Last edited by efinque; 11-02-2017 at 10:08 AM. Reason: edited

  2. #2
    Like you said, obsolete. Visually impressive, but overly complicated and not very good sounding.
    Bill Fitzmaurice
    Bill Fitzmaurice Loudspeaker Design
    www.billfitzmaurice.info/forum

  3. #3
    Quote Originally Posted by Bill Fitzmaurice View Post
    Like you said, obsolete. Visually impressive, but overly complicated and not very good sounding.
    I did find an odd looking Bertha in a 3D rendered (GSA clone) stack, the dual 2x18" was (edit : seemed) horizontal instead of vertical..

    EDIT : Another thing that came into my mind is that I've seen full-range scoops with small sealed tweeters in them..

    EDIT2 : The system could also benefit from, for example, an 8" midtop.. now the top-end looks like someone placed a small alarm clock on top of a bookshelf (edit : looks-wise).. this is mainly because the 15" isn't really accurate in the high-midrange. ie. I've heard a d&B Tech Cromo8 in action and it's an impressive little speaker, albeit active, but their designs are simple, powerful and lightweight.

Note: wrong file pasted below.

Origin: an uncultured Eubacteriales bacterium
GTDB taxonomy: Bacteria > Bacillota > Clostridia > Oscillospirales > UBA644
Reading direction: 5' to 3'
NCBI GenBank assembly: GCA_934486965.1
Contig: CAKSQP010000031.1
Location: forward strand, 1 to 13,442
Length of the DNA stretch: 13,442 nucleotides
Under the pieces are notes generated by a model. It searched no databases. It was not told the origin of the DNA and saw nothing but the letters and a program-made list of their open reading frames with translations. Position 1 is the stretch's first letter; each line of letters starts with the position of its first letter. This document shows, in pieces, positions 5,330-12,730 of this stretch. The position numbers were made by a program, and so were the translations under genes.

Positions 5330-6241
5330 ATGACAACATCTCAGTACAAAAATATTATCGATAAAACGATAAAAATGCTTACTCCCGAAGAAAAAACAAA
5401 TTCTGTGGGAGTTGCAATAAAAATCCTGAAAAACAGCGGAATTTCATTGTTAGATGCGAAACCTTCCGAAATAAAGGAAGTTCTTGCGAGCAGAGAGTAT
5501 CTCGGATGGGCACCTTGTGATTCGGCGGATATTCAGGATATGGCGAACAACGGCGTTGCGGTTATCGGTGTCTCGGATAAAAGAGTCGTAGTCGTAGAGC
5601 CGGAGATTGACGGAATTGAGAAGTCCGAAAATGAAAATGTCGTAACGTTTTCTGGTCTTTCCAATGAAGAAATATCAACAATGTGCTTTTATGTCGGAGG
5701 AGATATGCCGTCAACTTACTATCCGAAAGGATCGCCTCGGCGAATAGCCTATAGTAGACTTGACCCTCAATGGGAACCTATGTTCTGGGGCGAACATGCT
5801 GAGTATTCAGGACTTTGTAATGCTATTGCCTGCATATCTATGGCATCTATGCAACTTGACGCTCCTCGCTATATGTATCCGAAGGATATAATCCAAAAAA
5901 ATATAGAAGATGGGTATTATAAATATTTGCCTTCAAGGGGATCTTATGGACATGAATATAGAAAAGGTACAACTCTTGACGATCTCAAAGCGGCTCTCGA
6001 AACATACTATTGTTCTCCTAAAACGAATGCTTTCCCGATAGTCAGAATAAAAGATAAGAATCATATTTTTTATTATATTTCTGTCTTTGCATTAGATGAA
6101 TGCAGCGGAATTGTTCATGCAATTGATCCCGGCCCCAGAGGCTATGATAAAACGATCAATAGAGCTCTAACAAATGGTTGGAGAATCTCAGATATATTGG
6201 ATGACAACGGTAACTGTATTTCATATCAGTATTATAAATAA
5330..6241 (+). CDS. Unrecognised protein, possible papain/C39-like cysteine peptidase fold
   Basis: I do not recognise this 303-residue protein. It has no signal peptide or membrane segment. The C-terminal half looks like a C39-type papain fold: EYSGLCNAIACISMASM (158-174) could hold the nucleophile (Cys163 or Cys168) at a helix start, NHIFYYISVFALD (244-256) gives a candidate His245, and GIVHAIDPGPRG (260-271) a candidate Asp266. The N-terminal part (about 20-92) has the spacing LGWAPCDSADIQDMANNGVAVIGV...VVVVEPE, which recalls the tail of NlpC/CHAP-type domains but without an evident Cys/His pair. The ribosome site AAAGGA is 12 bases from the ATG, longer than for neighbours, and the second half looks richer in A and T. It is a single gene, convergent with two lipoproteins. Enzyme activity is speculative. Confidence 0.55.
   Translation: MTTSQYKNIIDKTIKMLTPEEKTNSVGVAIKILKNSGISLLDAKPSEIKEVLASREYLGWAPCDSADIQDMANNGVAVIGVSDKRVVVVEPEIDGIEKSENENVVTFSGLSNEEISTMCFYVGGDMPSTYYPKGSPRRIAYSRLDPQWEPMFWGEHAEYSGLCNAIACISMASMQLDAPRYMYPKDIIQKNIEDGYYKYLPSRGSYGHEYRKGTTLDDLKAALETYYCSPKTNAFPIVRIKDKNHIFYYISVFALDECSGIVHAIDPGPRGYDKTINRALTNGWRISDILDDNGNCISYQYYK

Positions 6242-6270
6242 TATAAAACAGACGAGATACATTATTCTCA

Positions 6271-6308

4. #4
    Scoops are one of the worst speaker configurations possible, as they have a deep response notch where the front and rear waves meet 180 degrees out of phase.
    Basically, the only option would be to build one which is a) expensive and b) time consuming because there would be a huge amount of woodwork and A/B testing of the components.
    That option is also obsolete, rendered so 20 years ago by speaker modeling software.
    Bill Fitzmaurice
    Bill Fitzmaurice Loudspeaker Design
    www.billfitzmaurice.info/forum

  5. #5
    Quote Originally Posted by Bill Fitzmaurice View Post
    Scoops are one of the worst speaker configurations possible, as they have a deep response notch where the front and rear waves meet 180 degrees out of phase.
    That option is also obsolete, rendered so 20 years ago by speaker modeling software.
    For an outdoor application; yes, but for indoors there's a lot more stuff that needs to be taken into account, ie. the target venue would need to be modeled in some weird, advanced physics modeling software that calculates reverberation etc.

    EDIT : As for the scoop issue, it's like the crazy uncle; you're not sure whether or not to invite him to a party but as soon as you "see" and hear one in action you're sold.

    EDIT2 : Also, I read somewhere that lifting a sub from the floor attenuates the sound by ~3dB... is this true? (I'm too lazy to try and I don't have a db meter..)

  6. #6
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    Quote Originally Posted by efinque View Post
    EDIT : As for the scoop issue, it's like the crazy uncle; you're not sure whether or not to invite him to a party but as soon as you "see" and hear one in action you're sold.

    EDIT2 : Also, I read somewhere that lifting a sub from the floor attenuates the sound by ~3dB... is this true? (I'm too lazy to try and I don't have a db meter..)